Pedestrian and Bicycle Bridges and Tunnels
Pedestrian and bicycle bridges can range from short connections over streams to extensive structures over freeways and major highways.
This underpass in Boulder, CO provides students with a route to school that does not require crossing a busy street.
Pedestrian and bicycle bridges and tunnels are sometimes appropriate to improve street or route connectivity or provide routes over or under roadways. Overpasses and underpasses are most appropriate when children would otherwise be forced to cross freeways or major multi-lane, high-speed arterial streets to travel safely to or from school. There are also situations where pedestrian signals are not warranted and/or feasible and overpasses and underpasses may be useful during these times. Such separated crossings are most feasible where terrain conditions allow for crossing over or under the roadway without having to provide long ramps or steps. ADA guidelines require that all facilities be accessible to all users, including those in wheelchairs and the visually impaired. Pedestrian bridges and tunnels can be very costly to build. Bridges over an arterial street will likely cost more than $1,500,000 and will often require extensive ramps. The high cost of such grade separation should be considered along with security issues, drainage problems, lighting needs and maintenance.
Pedestrian and bicycle bridges and tunnels can range from short connections over streams to long bridges with extensive approach ramps over highways. The location selected for any bridge or tunnel is an important factor in its effectiveness. Like all pedestrian crossings, any facility that is inconvenient or requires an indirect path will simply not be used. The effectiveness of a grade-separated crossing depends on its perceived ease of use by the users. Pedestrians will weigh the perceived safety benefit of using the bridge versus the extra effort and time it will require when making a decision about where to cross. Often it is best to redesign the crossing or modify the traffic control at the at-grade crossing instead of building an over- or underpass. Some schools assign adult school crossing guards at nearby bridges to assure that students use them.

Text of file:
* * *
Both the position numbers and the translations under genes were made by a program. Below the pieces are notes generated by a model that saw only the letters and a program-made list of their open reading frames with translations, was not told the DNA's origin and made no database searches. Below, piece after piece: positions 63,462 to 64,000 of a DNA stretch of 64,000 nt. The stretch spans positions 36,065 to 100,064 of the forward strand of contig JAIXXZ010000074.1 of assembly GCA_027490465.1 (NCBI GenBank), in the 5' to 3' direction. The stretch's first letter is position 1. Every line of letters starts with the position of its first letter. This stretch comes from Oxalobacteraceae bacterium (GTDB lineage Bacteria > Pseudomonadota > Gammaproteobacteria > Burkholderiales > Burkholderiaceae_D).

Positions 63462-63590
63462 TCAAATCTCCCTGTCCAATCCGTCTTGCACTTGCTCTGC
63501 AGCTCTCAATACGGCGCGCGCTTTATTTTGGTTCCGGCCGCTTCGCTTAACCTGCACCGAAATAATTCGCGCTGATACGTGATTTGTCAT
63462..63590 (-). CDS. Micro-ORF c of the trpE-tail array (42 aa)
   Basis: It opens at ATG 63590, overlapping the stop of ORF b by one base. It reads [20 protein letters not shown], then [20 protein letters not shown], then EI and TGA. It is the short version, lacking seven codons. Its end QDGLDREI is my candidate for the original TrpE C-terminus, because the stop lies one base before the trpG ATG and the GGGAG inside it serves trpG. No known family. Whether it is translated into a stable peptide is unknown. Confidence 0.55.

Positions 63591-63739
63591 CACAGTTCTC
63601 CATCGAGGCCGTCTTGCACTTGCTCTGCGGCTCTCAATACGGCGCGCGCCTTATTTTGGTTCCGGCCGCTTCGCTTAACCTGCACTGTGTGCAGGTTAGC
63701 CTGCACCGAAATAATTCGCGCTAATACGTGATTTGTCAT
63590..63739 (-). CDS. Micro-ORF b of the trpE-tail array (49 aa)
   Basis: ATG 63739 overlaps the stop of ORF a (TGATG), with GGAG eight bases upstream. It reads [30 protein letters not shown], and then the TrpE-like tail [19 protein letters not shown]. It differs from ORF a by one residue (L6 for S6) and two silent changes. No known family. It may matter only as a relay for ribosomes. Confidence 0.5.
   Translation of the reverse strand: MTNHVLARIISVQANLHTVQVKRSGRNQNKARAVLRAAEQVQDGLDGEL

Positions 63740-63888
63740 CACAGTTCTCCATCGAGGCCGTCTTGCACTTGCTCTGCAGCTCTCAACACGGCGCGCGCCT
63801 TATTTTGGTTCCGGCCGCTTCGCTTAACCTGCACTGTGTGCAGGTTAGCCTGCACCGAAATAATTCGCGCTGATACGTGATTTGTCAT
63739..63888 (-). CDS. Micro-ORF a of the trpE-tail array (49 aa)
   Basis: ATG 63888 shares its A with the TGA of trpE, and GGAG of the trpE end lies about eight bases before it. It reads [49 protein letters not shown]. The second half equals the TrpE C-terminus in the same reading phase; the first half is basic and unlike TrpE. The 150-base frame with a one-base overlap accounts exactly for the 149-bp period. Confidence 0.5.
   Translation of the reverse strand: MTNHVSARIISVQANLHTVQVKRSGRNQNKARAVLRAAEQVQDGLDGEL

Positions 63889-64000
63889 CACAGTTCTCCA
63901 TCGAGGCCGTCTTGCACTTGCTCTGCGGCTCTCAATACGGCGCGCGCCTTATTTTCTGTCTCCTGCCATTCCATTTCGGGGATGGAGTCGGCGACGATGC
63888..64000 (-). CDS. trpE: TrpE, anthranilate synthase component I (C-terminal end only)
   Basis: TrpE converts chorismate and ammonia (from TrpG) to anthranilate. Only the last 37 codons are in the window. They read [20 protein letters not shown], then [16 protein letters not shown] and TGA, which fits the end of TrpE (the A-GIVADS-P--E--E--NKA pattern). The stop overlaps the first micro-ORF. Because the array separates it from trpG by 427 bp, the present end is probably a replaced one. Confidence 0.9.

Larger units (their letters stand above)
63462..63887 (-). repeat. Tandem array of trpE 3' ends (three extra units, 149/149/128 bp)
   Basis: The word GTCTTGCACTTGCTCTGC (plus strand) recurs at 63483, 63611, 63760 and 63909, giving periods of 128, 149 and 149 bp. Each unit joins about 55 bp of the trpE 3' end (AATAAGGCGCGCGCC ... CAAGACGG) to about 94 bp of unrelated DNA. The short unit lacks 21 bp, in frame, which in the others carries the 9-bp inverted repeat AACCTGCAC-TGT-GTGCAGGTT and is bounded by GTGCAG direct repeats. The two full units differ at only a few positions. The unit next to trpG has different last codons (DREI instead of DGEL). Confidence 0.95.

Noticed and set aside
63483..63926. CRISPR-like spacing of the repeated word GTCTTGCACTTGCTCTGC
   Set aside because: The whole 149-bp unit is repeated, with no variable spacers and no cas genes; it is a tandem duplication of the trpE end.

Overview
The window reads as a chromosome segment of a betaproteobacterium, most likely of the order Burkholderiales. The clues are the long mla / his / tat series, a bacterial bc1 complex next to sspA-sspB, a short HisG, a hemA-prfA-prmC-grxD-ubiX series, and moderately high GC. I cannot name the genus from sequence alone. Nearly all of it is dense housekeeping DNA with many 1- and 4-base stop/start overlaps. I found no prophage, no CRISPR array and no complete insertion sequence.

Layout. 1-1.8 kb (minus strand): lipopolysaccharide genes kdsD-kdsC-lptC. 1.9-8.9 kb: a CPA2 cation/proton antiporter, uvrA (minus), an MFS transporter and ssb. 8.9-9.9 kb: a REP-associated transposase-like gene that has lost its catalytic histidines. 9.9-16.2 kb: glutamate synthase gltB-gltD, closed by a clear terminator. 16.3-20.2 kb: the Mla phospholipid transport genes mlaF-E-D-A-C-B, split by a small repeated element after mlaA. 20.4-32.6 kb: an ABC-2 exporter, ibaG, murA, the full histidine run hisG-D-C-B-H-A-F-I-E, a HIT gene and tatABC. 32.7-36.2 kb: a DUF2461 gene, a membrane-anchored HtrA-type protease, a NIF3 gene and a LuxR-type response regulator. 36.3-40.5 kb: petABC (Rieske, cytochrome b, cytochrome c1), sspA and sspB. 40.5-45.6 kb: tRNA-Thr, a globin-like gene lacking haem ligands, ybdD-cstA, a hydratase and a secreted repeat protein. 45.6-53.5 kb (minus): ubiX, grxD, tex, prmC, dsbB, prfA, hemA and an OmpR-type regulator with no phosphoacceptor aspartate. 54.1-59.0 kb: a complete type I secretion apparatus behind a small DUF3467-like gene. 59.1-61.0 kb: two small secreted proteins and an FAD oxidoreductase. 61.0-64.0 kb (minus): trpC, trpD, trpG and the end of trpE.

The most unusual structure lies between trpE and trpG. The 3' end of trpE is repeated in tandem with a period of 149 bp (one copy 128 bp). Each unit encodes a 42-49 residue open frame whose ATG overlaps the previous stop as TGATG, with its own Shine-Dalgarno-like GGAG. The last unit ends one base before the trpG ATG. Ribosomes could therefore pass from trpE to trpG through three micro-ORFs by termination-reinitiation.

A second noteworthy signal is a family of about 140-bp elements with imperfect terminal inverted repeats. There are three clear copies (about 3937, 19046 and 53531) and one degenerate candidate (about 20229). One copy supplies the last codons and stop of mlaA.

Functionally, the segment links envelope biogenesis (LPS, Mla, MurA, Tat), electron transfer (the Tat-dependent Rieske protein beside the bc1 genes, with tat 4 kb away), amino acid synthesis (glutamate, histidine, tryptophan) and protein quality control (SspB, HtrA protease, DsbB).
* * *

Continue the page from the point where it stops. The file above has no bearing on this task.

Treatment: Pedestrian and Bicycle Bridges and Underpasses
Pedestrian and bicycle bridges and underpasses separate pedestrians and bicyclists from vehicular traffic and allow for safe, uninterrupted pedestrian and bicycle traffic flow. They are most appropriate for crossing a freeway or other high-speed, high-volume arterial street or rail-line.
The effectiveness depends largely on the likelihood that they will be used by pedestrians and bicyclists as an alternative to at-grade crossings. For bridges and underpasses that are used by a large proportion of pedestrians and bicyclists, studies have found that pedestrian-related crashes decreased by 91 percent. However, other studies have determined that if the walking time to use an overpass is 50 percent longer than crossing the street at-grade, then the bridge or underpass will not be used and will be ineffective in reducing crashes.
Costs range from $500,000 to $4 million, depending on required right-of-way acquisition and site characteristics (NCHRP Report 500, Volume 10, 2004).
Keys to Success
- Bridges are best suited in areas where the topography allows for a structure without ramps.
- Underpasses work best when they can be designed to feel open, well-lit, and safe.
- Both bridges and underpasses should be accessible to all pedestrians, including those in wheelchairs.
Key Factors to Consider
- Bridges and underpasses will not be used if a more direct route is available.
- These structures need to be located to minimize the travel required to access them. Fencing may be needed to channel pedestrians and bicyclists to the bridge or underpass.
- It may be difficult to obtain funds and meet ADA guidelines for ramps that require extensive right-of-way.
- Crime, vandalism, graffiti, lighting, and drainage issues may also cause problems.
- Number or percent of pedestrian and bicycle crashes and changes in probability of being involved in a crash once treatment is in use.